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Tracklist: 1. That Thing On the Wall 8:53 (Sary, Zigoris, Vincent, Dale) 2. Viable Tissue Matter 11:45 (Sary, Zigoris, Vincent, Dale) 3. Partly the State 10:30 (Fortney) 4. One Humiliating Incident After Another 9:19 (Sary, Dale, Smith) 5. Under the Big "W" 14:18 (Sary, Zigoris, Vincent, Dale, Weatherby) Line-up: Mike Sary - bass Warren Dale - keyboards, vibe; saxophone, & clarinet Chris Vincent - drums Dean Zigoris - guitar Chris Smith - violin; guitar, mandolin, & banjo Guest musicians: Greg Acker - flute & saxophone (on 2, 4, & 5) Cathy Moeller - violin (2 & 5) Cliff Fortney - recorder & flute; vocals (3) Karen Hyer - vocalizes (3) Shawn Persinger - acoustic guitar (3) Kirk Davis - percussion (3) Steven Dale - trumpet & euphonium (4) Pam Thompson - tuba (5) Produced by Mike Sary & Warren Dale. Recorded &mixed by Howie Gano at "Mom's Music" studio, Louisville, Kentucky, USA.
Prologue. In fact, the new brand French TV album "The Case Against Art" was completed back in December 2001, while from a factory, CD's arrived only in the end of January. However, the main thing is the fact that the contemporary Progressive Rock Titans are back with their seventh musical journey.
The Album. I am burning with the desire to immediately let you know that the new French TV album is not only as outstanding as their previous masterpiece "The Violence of Amateurs", but also, it clearly shows that the words like ''repetition", "stagnation", and not to mention "decadence", aren't applicable to such true Heroes of Prog as French TV. "The Case Against Art" is another remarkable example of these veterans' indefatigability in searching for new ways in their creation. "Forever Forward!" or (just) "Progress!" should be the motto of this unique musical unit. As for their humoresque left-center political vision, this reviewer regards it very progressive as well, though I think this shouldn't surprise you dear readers. Well, it is time to tell you of the stylistic and other musical constituents of this great album. Now, I'll repeat the phrases I use rather frequently, though they more than fit in with the music of French TV. Each of the five compositions that are featured on the album, contain very diverse and complex arrangements, all of which are filled with seemingly endless and often atonal interplay between various soloing instruments (just have a look at the line-up of this album), constant and mostly sudden changes of tone and mood, etc. Also, it must be mentioned that there are not many musicians on the contemporary Progressive Rock scene who would be as masterful by all means as the members of French TV. As for the stylistics the band presented on this album, don't expect to hear something typical for their previous works. Here, you won't find even the slight traces of RIO, Canterbury, and real Jazz-Fusion. On the whole, the music on "The Case Against Art" represents a very innovative manifestation of Classic Symphonic Progressive. Just the elements of Jazz-Fusion and Prog-Metal (yeah) that are also presented here, are nothing else but the usual components of that genre, aren't they? You can easily find them in the early (classic!) albums by Yes, ELP, Jethro Tull, etc, etc. It's quite another matter that on "The Case Against Art", all of those notorious genre constituents were used in such an original way that the album sounds as innovative and futuristic as, for example, Yes's "Tales From Topographic Oceans" had sounded at the time when it was released. In that way, the most correct definition of the new style of French TV would be not just Classic Symphonic Progressive, but a unique blend of Classic Symphonic Art-Rock and Fifth Element. Despite the title of the album, this music is real Art - in the truest meaning of the word. In other words, with such strong lawyers (the new lawmakers of Prog) as French TV, Art won the case against it. So all of the album's gems remain accessible to you. On Partly the State (track 3, which the only song on the album), you'll hear an outstandingly impressive blend of English and Middle-Eastern folksy motifs. The latter are also featured That Thing On the Wall (track 1). After all, you can't even imagine what a marvelous thing awaits your ears on Under the Big "W" (track 5). Sorry, I can't express with words how deeply I am impressed by this wonderful Rock-y waltz. Most of the tracks on the album, but especially Viable Tissue Matter and One Humiliating Incident After Another (tracks 2 & 4), are rich in the episodes that can remind one of Academic Music.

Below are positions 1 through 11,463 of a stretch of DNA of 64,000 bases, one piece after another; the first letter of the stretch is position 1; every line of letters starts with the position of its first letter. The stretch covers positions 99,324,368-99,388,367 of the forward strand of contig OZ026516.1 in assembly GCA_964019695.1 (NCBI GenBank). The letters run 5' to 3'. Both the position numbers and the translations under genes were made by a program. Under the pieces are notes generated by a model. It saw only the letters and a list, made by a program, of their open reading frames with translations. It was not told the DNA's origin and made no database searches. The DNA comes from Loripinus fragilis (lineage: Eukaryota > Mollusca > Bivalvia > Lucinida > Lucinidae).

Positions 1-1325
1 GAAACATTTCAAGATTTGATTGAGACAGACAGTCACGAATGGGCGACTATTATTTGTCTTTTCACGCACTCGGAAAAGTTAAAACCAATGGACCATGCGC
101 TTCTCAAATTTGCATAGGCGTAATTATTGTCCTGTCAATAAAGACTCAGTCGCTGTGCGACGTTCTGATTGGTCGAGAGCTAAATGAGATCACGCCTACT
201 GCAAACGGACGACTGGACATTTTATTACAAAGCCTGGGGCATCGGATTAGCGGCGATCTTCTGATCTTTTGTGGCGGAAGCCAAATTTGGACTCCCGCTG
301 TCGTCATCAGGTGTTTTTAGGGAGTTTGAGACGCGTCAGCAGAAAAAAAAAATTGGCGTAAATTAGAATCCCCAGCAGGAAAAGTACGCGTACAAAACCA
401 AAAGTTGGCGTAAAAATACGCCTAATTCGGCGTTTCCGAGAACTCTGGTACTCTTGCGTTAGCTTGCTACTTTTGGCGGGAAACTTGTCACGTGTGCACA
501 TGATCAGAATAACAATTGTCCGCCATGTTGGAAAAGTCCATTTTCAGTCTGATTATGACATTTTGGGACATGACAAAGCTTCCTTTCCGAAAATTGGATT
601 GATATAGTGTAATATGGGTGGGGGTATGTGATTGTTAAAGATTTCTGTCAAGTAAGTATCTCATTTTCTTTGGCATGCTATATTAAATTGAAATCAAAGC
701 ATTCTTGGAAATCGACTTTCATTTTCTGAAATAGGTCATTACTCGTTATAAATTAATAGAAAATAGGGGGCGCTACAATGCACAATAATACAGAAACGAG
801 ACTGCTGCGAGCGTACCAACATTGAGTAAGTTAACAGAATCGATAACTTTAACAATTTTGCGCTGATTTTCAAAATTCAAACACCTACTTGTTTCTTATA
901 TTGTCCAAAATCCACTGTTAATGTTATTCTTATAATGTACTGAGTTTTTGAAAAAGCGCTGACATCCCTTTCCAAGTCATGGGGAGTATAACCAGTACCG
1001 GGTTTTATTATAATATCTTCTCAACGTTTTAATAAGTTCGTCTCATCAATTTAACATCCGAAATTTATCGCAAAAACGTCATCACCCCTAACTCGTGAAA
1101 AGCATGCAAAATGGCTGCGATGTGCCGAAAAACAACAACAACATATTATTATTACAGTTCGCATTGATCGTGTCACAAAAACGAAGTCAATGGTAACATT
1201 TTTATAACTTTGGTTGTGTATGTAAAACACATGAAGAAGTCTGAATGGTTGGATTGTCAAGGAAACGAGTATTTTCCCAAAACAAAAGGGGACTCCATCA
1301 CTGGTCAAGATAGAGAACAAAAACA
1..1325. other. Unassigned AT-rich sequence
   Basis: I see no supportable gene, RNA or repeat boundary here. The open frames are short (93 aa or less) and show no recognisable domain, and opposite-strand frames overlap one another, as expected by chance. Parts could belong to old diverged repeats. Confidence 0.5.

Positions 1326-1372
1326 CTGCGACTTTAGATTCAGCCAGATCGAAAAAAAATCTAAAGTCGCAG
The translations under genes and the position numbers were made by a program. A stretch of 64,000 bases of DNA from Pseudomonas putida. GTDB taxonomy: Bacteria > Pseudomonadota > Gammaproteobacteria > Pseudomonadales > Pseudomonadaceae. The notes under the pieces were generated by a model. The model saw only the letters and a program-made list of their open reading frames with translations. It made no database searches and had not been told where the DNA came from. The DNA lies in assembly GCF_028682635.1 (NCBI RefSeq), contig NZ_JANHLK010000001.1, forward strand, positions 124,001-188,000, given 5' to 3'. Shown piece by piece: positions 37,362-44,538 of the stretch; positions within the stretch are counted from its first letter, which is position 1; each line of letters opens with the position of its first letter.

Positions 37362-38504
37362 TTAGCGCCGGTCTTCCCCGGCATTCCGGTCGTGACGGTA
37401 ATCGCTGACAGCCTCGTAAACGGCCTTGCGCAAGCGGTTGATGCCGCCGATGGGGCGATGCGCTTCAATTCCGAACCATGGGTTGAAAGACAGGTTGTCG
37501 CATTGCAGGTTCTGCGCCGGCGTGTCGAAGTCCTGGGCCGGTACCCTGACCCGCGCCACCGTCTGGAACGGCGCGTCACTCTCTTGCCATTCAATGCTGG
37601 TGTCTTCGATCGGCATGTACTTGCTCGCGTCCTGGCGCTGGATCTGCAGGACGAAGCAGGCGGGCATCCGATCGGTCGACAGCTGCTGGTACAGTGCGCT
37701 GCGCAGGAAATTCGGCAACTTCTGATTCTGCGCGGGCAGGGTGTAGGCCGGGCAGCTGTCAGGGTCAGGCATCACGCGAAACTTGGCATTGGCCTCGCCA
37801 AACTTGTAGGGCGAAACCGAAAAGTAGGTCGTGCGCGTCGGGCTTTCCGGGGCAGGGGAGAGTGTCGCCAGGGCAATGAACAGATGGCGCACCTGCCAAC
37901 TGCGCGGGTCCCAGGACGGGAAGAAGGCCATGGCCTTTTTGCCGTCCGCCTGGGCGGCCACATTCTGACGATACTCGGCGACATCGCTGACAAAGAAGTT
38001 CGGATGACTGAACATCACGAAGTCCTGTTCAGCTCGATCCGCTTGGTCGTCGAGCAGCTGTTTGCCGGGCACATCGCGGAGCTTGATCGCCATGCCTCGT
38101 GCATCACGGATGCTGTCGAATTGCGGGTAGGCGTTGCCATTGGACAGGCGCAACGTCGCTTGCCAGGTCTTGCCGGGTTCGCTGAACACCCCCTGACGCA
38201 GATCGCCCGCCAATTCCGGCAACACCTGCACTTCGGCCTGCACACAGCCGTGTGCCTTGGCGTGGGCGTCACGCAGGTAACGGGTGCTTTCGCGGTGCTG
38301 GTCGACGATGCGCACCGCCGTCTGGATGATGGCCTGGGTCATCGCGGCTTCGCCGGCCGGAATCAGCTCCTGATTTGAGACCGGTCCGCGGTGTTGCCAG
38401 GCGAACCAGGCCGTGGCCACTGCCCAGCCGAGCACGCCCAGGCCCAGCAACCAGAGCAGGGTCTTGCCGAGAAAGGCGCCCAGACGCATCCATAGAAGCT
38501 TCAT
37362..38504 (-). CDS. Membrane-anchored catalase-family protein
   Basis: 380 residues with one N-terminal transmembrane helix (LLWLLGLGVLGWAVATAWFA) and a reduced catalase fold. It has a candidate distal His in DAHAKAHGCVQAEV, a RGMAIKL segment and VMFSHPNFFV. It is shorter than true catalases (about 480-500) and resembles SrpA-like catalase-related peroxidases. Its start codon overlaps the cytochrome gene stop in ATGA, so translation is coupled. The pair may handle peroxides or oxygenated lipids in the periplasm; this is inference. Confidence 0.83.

Summary. IMHO, since the second half of the 1970s until now, there weren't such strong Classic Symphonic Art-Rock albums as "The Case Against Art". So the true connoisseurs of this genre from all over the world unite under the banner of this album! As for Progressive's Fifth Element, its presence here will undoubtedly enlarge the audience of the album with still the same lovers of RIO, Canterbury, etc, not to mention the traditional fans of the band. If "The Case Against Art" would have been released back in the middle of the 1970s, it would've been a multi-platinum album.
VM. February 27, 2002
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